UsrMove feature (was Re: FESCo meeting minutes for 2011-10-24)

Lennart Poettering mzerqung at
Sun Oct 30 22:02:20 UTC 2011

On Mon, 24.10.11 13:05, Chris Adams (cmadams at wrote:

Here's an attempt to summarize the rationale for merging /bin, /sbin,
/usr/sbin into /usr/bin with different words collecting the various points

a) the split between sbin and bin requires psychic powers from
   upstream developers:

   The simple fact is that moving binaries between these dirs is really
   hard, and thus developers in theory would need to know at the time
   they first introduce a binary whether it *ever* might ever make sense to
   invoke it as unprivileged user (because in that case the binary
   belongs in /bin, not /sbin). History shows that more often than
   not developers have placed their stuff in the wrong directory, see
   /sbin/arp, /sbin/ifconfig, /usr/sbin/httpd and then there is no smart
   way to fix things anymore since changing paths means breaking all hardcoded
   scripts. And hardcoding paths in scripts is actually something we
   encourage due to perfomance reasons. The net effect is that many
   upstream developers unconditionally place their stuff in bin, and
   never consider sbin at all which undermines the purpose of sbin
   entirely (i.e. in systemd we do not stick a single binary in sbin,
   since we cannot be sure for any of its tools that it will never
   ever be useful for non-root users. and systemd is as low-level,
   system-specific it can get).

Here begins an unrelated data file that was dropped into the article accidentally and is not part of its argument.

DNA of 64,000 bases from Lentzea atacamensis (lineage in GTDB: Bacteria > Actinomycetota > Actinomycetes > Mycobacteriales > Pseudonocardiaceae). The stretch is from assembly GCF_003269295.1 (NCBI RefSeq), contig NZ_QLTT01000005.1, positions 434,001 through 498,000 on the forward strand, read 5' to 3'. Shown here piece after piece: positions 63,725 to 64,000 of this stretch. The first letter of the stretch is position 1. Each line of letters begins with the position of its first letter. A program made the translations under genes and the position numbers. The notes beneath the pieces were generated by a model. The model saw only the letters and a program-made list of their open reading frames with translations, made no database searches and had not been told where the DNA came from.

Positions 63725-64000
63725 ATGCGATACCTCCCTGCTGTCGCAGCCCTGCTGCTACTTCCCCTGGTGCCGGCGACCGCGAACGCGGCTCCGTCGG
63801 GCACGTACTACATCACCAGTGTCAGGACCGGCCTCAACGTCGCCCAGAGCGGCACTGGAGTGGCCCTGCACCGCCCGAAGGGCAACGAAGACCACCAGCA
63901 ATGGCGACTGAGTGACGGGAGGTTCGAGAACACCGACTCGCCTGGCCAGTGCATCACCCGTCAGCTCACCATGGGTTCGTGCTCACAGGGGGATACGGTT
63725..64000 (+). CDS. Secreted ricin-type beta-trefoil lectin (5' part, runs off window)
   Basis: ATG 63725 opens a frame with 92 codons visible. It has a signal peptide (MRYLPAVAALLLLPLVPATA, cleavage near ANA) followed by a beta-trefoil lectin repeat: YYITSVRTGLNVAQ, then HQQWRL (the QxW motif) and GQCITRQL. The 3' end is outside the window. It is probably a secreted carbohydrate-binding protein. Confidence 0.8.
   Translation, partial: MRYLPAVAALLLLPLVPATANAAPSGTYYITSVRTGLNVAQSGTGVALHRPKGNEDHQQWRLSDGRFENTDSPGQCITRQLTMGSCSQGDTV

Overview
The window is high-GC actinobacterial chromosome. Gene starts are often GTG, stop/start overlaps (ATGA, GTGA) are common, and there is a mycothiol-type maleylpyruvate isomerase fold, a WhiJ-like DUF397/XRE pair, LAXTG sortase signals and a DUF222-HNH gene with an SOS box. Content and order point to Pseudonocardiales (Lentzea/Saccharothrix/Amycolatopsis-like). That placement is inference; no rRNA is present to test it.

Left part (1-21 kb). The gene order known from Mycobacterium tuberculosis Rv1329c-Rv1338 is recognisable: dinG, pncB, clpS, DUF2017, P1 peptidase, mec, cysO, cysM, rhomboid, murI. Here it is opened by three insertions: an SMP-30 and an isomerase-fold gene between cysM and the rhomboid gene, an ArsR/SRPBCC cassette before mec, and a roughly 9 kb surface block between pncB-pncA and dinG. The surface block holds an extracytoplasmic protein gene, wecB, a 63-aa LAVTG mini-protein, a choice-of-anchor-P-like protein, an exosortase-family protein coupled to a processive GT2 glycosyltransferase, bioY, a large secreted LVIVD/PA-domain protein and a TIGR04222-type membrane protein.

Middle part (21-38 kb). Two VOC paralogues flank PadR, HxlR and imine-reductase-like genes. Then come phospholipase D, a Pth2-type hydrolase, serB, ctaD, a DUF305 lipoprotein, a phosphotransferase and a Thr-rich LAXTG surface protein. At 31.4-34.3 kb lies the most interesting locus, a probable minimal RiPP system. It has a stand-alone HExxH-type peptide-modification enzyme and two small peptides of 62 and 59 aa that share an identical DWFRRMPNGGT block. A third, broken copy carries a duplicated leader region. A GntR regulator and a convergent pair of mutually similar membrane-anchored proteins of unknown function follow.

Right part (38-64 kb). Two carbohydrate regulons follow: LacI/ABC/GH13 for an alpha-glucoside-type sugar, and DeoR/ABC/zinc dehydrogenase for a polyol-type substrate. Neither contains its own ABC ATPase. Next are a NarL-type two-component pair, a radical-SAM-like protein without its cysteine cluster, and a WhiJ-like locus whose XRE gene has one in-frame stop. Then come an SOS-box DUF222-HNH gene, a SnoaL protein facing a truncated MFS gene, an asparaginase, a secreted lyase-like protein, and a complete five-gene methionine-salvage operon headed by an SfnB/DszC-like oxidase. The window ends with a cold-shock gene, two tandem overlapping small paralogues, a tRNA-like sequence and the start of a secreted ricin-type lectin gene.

b) The original definition of /sbin is fully obsolete (i.e. the "s" in
   sbin stood originally for "static" binaries)

c) /bin vs. /sbin is not about security, never has been. Doing this
   would be security by obscurity, and pretty stupid, too.

d) splitting /bin off /sbin is purely and only relevant for $PATH, and
   $PATH is purely and only something to ease access to the tools in it
   for shell users. The emphasis here is on "ease". It is not a way to
   make it harder for users to access some tools. Or in other words: if
   your intention is to hide certain tools from the user in order not to
   confuse him, then there are much better places for that: the
   documentation could document them in a separate section or so. I
   don't think it makes any sense at all trying to educate the user by
   playing games with what he can see if he presses TAB in the shell. On
   top of that users who use the shell are the ones who react allergic
   to this kind of attempts of forced education anyway. So just drop
   this nonsense.

e) the split between sbin/ and /bin is effectively made redundant already,
   since both are listed in the $PATH of all users already since a
   couple of Fedora versions. And due to d) the split hence has no
   reason to exist, at all.

f) splitting things up complicates stuff. If you want to keep things
   separate you really need a good reason for that. We should always
   focus on simplifiying things. And merging things into /usr does just
   that: it drastically simplifies the complexities we have collected
   over 30+ years of Unix heritage.

g) given that some distros place certain binaries in other places than